Wednesday, September 25, 2013


Banned Books Week is this week, from September 22nd through September 28. I read Laurie Halse Anderson's blog and in one of her posts she discussed whether authors should censor themselves in order to avoid getting banned. She concluded that in some cases toning down certain elements does help your book get through the filters and reach the audiences you want it to (you know, like if on a TV show you have to clip out a couple of nude scenes so larger audiences can still see it, perhaps it's an acceptable sacrifice), but she also points out that no matter WHAT you do, someone will criticize you, so there's no sense in trying to please everyone, or to try to anticipate every possible angle. That's a good thing to remember.

I thought I'd explore a couple reasons why I think my books might be objectionable and up for banning, especially if they got popular enough to be considered influential.

For Bad Fairy: It's probably pretty obvious to anyone who reads this book that it's explicitly about characters who practice magic, and they do so in an extremely Pagan-inspired way. (Hello, I wonder why that is?) The fairies go to nature rituals, use magical tools like wands and potions, refer to mythical gods and goddesses by name, and use circle-casting and spellwork procedures to affect reality. Furthermore, my protagonist practices remote viewing, scrying (telling the future with a mirror), interfering with others' dreams, and has a relationship with a goddess of death and rebirth. Later in her life she talks to dead people and uncovers an afterlife concept that contradicts traditional beliefs about Heaven and Hell, and she interferes with it. And as if that isn't enough, though Christian beliefs are not explicitly discussed in the book, there is a somewhat loose suggestion that one of my protagonist's distant ancestors may have inspired the modern concept of Lucifer. I can't imagine why this book might get banned, can you?

For Finding Mulligan: Well, we have teenagers in college. There are sexual references and bad language, though no actual sex scenes (or even heavy romance) and no particularly terrible words are featured. My protagonist's best friend is having sex with her teacher (well, her T.A.), and has been sexually active since age 16, but though my protagonist is more reserved than that, she doesn't object to her friend's activities. I can possibly imagine some people who want to be jackasses objecting to the interracial romance. The protagonist's alternate world has magic in it, and there are a few magical processes mentioned that people might object to if they were extremely conservative. But it's certainly way "cleaner" than most New Adult and Young Adult books.

For Stupid Questions: The protagonist is a mid-twenties man and it's sort of a romance. The romantic and sexual bits occur between people who are not married, though none of them are teens. Other people in the story are explicitly revealed to have no problem with engaging in premarital sex and even one-night stands. The protagonist's love interest has unprecedented, unexplained superpowers, and there are some people in the story who explicitly subject her to religious persecution, so you could find that objectionable if you were religious because it casts religious people as the aggressors and the person they're targeting as the innocent. However, the protagonist's love interest still longs to find a religious path she can embrace and be embraced by, and eventually by the end of the story she's interested in a Unitarian Universalist church, which is shown to be less judgmental and more accepting. (That might make some people think it's got an anti-religious or specific religious agenda.) The protagonist himself is pretty non-religious and makes a couple comments suggesting he doesn't understand why anyone would want a religion. I don't think this one would be likely to be a target for banning over the sexual content since it's way less than most other books for adults, but the religious angle might be tricky.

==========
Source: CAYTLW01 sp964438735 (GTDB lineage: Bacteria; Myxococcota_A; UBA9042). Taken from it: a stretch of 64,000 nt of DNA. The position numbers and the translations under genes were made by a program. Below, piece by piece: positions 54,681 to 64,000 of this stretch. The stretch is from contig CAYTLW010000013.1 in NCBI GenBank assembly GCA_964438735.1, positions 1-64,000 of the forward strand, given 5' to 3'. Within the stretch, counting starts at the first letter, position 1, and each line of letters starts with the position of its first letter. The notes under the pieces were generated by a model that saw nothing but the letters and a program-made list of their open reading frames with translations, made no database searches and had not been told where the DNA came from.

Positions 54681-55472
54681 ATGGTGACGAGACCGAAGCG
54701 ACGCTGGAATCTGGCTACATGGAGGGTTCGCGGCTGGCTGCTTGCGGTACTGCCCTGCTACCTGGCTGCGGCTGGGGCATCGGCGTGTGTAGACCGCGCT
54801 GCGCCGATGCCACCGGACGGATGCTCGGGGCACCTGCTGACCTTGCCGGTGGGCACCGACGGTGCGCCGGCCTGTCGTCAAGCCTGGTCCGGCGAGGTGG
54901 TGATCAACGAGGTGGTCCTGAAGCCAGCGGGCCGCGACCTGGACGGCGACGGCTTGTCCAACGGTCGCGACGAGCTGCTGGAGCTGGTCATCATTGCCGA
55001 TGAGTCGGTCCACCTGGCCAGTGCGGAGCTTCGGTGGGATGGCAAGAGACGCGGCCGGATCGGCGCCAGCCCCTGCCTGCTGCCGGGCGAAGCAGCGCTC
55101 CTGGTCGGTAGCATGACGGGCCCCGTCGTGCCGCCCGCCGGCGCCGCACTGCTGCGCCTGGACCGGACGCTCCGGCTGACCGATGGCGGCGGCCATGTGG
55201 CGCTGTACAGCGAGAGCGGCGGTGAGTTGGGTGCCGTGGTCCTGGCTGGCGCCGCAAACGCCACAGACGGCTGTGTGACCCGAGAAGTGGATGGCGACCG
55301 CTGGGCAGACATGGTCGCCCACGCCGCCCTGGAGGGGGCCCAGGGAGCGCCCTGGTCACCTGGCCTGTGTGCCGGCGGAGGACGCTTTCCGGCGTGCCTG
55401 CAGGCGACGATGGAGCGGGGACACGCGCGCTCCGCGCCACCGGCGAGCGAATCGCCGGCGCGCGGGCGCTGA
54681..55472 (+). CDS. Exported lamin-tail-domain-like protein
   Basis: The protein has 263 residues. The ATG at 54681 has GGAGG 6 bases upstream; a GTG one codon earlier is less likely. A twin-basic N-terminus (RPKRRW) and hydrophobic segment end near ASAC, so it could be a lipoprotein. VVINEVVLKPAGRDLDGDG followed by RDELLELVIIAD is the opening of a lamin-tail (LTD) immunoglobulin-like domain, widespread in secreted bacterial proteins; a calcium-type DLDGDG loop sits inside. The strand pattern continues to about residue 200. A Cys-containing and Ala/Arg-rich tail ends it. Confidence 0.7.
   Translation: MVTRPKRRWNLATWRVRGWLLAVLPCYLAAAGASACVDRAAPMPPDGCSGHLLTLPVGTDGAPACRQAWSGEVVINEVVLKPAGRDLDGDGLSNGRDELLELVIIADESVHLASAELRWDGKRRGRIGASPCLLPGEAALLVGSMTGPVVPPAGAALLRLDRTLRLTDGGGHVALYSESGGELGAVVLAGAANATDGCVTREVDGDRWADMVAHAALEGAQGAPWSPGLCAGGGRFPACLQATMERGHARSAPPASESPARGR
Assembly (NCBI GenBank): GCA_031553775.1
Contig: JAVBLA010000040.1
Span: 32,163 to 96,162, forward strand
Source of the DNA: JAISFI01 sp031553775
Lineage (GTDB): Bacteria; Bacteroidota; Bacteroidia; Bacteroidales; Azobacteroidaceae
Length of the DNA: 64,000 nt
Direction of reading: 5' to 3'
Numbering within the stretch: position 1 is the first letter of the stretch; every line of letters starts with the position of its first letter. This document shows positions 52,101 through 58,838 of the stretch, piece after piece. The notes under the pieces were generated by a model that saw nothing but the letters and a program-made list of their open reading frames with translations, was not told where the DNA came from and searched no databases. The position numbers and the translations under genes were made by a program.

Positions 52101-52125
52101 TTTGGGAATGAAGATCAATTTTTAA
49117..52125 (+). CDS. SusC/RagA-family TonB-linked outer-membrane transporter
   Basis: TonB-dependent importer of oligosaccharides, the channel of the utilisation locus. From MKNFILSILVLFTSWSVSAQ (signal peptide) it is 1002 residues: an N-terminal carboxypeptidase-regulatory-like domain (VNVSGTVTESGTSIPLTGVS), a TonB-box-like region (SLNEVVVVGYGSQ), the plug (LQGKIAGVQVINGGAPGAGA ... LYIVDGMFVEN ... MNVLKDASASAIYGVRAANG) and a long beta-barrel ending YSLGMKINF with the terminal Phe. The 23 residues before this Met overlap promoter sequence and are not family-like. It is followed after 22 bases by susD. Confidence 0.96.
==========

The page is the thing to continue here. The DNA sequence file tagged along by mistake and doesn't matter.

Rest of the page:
For Joint Custody: This story isn't finished yet, but it's aimed at older elementary kids, and though I haven't made it clear yet in the part that's written, one of the major characters is from a Pagan family. (There's that heathen content again!) The Pagan family consists of two parents who are not legally married and three daughters who were raised in the faith, and they have a family ritual room which is probably pretty weird to most people. My protagonist is eleven, and he was raised Christian but not particularly strongly (you know, Christmas-and-Easter Christians who might pray when it suits them). He has divorced parents. I doubt anyone would boycott a book over divorce anymore. Again, it's probably the religious stuff that would do it in, though I firmly believe kids' literature needs to feature more "alternative" religions so kids who aren't from one of the mainstream cultures can actually see themselves in books written for their age groups.

Other novels I have planned contain (you guessed it) more Pagan stuff (an invented goddess culture on another planet) and non-straight sexuality stuff (teens in high school connecting through their GSA). And my short stories are full of bannable stuff.

Some books on the Frequently Challenged Books list that I have read and liked:
  • Stephen Chbosky - The Perks of Being a Wallflower
  • Suzanne Collins - The Hunger Games
  • Dav Pilkey - Captain Underpants
  • Philip Pullman - His Dark Materials
  • J.K. Rowling - Harry Potter
  • J.D. Salinger - The Catcher in the Rye
  • John Steinbeck - Of Mice and Men

1 comment:

  1. I love the article, its freighteningly true though. I've taught myself just not worry about it. It kind of makes me wonder about my own short story when (if ever) it's published.

    Ooooh, using drugs to --- jack into dreamspace. A sinful concept.